Camden Herald letters to the editor April 15

Apr 15, 2021

Opposing regulations to short-term rentals

We are writing as the owners of a non-owner occupied short-term rental in Rockport. Our first visit to Rockport was in 2016 as short- term renters. We instantly fell in love with Rockport and became homeowners within six months of that first visit. We offer our home as a short-term rental to help defray property taxes and maintenance costs until we retire in two years and move to Rockport full time.

The majority of our guests are families with children visiting the area for a variety of reasons. Our guests choose to stay in the privacy, comfort and security of a home with amenities more suitable to their preferences, such as a fully stocked kitchen, washer/dryer and private outdoor space.

We use a professional property management service whose top priority is the safety, well-being and enjoyment of not just our guests, but our surrounding neighbors as well. Our guests enter a contractual agreement with the property manager to follow all house rules.

We have made substantial financial investments to our property in Rockport, which, we believe, have actually increased the value of adjacent properties.

Welcoming visitors who use short-term rentals in Rockport is what makes the short-term rental culture part of the unique fabric of the community. It does not “ruin the village vibe.” Some of our guests become homeowners in Rockport themselves, continuing to contribute to the community financially and culturally.

Why are these short-term rental regulations targeted at only certain areas of Rockport?

Why is there not a single documented complaint available to substantiate the elected official’s insistence that short-term rentals have become a nuisance and need regulations?

Please vote no on this ridiculous ballot question!


Nancy and Billy Ottaviano


Rockport Theft Alert — Knowledge and Power are missing!

On Feb. 7, 2021, I alerted the Town Office staff that the search engine on the Town website for the search “short term rentals” was nonfunctional. The Town Manager’s response was that, since the website is so very new, there are inevitable glitches, and that they will be corrected.

On March 30, 2021, I alerted Mr. Post that there were continuing problems with the website regarding short term rentals. Additionally, I wrote, once a visitor does find the information on short term rental restrictions in Rockport, it becomes apparent that the more recent updates on this topic do not appear. In fact, the most recent comments from property owners on this topic is dated in January 2021. I provided copies of all of the recent letters so that they could be made available to everyone.

With the recent comment from a Select Board member that the “public needs to be educated regarding this topic” — therefore the lengthy, highly editorialized “straw vote” to appear in the town election on June 8 — very thorough and easily accessible information on the website of our town seems essential.

I’ve never received a response. My point: knowledge is power, and the power of Rockport taxpayers has been diminished dangerously. Therein lies the theft.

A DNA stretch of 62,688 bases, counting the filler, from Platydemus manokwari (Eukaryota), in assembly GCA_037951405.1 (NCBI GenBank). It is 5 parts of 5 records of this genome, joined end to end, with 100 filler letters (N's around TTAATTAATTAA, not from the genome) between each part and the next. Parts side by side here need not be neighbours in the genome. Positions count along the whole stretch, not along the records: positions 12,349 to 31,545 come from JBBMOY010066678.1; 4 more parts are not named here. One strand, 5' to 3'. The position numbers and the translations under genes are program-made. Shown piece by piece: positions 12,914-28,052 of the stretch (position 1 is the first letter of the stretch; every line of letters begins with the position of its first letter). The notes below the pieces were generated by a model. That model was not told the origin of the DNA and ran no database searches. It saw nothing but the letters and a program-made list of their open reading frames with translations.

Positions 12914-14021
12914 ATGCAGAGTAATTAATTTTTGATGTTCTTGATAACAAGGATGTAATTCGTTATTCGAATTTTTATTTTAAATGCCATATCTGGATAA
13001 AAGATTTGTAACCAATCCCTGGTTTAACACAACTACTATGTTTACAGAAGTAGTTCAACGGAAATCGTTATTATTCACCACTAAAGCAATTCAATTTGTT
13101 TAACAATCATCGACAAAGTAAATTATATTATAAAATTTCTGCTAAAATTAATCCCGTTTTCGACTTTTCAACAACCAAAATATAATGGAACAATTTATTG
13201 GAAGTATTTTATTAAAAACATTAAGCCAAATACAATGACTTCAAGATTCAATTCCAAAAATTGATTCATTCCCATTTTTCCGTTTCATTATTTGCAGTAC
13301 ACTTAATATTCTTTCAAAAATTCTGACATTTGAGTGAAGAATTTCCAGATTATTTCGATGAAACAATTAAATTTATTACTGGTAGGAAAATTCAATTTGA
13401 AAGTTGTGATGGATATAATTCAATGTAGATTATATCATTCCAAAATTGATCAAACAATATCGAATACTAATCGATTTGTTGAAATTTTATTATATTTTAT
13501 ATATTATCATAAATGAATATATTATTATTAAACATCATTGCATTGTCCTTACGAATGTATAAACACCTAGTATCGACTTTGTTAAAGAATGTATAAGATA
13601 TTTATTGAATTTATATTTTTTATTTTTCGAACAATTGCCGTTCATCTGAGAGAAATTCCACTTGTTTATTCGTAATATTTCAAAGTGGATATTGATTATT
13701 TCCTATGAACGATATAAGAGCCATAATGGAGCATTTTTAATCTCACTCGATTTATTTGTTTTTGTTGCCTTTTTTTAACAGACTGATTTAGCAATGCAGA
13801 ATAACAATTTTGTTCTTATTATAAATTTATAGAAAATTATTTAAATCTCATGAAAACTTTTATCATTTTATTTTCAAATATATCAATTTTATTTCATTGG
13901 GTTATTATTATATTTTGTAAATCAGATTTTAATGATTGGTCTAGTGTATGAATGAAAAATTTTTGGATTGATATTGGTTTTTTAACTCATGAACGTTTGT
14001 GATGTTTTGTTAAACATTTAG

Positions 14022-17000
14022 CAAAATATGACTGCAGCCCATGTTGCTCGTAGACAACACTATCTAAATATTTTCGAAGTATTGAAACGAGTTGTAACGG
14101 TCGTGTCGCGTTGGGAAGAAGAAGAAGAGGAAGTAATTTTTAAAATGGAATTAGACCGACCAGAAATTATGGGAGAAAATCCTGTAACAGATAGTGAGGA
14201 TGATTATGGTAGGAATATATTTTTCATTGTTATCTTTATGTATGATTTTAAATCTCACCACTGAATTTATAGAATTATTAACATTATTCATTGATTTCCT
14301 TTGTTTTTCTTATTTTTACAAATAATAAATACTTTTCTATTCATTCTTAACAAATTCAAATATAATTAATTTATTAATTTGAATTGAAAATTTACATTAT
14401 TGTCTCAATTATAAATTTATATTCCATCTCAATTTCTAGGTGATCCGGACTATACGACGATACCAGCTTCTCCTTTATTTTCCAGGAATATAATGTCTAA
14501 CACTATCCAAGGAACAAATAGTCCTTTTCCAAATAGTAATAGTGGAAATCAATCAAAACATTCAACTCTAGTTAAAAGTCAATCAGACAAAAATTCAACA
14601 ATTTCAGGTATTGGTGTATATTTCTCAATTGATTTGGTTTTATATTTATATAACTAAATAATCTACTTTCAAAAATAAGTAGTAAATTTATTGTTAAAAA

Marsha Steinglass


Questioning short-term rental ordinance

Aretha Franklin once sang “who’s zooming who?” A new example of that concept has recently emerged from our planning department and Select Board. It has been decided that the town needs to know how many houses in town are owned by people who don’t live there and are used for short term rentals. Whether or not you agree with this it would be easy enough to obtain this information by researching tax rolls, voting lists, and rental sites. Just using a little imagination and effort.

Instead, our planning director has come forth with a full-blown ordinance requiring the registration of any such properties. This was done without the input and cooperation of the Planning Board, the board that should have been involved in this issue. The board’s reaction to this can be seen on you tube at their recent workshop meeting. While the planning director and the Select Board continue to state that the sole purpose of this is to determine the numbers and not regulate, one has only to read the ordinance to see that that is false. This registration involves fees, and fines, it requires owners to get a written certification that the property complies with all zoning ordinances. This certificate must be posted in the property and on any website advertising the property. That certainly sounds more like regulations than just looking for numbers. The ordinance even has a yet to be filled out section on “inspections.” The direction this is heading can be seen at that Select Board meeting in Deb Dodge’s suggestion of at least four more regulations to be added a later date.

This ordinance is stated to “be an attempt to protect the public’s health and safety.” I guess I missed the news of all the local crime committed by short term renters. I would remind you that Camden already has an ordinance that all short-term rentals must be at least of seven days duration.

This has been a totally deceptive back door attempt to introduce a means of regulating short term rentals in town without involving the planning board. Without getting into the pros and cons of short-term rentals it would be more logical to research the numbers, decide if we have a problem and then have the community determine if regulation is necessary.

One has to wonder where the push for this regulation came from? Was it B & B owners, motel owners, or the vacation rental businesses in town? One interesting regulation of this ordinance is that a nonresident owner of one of these properties must have a local 24 hour contact available. Would that be a local rental agency?

Stephen Gold


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